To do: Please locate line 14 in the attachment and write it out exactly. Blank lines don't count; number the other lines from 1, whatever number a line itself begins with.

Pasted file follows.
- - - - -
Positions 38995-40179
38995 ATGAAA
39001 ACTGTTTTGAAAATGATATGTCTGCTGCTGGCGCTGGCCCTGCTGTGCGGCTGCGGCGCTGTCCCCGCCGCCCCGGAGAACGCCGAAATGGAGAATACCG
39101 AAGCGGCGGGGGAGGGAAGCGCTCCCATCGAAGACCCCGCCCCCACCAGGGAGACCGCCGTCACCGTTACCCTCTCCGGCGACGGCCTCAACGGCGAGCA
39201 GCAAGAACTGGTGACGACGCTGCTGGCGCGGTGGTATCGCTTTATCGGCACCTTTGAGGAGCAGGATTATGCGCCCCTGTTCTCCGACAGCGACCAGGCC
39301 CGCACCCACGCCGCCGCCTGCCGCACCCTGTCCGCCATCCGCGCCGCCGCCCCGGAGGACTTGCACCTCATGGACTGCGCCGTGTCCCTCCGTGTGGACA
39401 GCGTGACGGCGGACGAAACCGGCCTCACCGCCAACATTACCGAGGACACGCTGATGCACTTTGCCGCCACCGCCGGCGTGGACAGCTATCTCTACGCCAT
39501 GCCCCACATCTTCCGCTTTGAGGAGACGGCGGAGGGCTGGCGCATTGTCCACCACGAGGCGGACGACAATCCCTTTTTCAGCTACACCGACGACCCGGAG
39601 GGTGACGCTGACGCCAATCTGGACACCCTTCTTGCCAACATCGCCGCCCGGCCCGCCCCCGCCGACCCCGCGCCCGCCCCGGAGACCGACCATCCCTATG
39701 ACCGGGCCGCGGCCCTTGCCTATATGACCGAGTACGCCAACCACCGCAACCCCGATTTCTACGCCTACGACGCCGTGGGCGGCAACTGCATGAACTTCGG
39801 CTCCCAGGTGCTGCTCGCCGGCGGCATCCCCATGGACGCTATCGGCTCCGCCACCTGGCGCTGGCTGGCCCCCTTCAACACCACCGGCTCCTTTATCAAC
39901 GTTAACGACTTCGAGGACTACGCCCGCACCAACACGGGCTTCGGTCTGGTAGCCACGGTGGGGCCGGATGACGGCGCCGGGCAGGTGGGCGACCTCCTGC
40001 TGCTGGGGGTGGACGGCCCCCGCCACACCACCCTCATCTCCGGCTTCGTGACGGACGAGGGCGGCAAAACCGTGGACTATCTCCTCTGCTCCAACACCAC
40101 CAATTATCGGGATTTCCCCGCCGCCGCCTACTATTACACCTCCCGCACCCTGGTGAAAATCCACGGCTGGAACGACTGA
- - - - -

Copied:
40101 CAATTATCGGGATTTCCCCGCCGCCGCCTACTATTACACCTCCCGCACCCTGGTGAAAATCCACGGCTGGAACGACTGA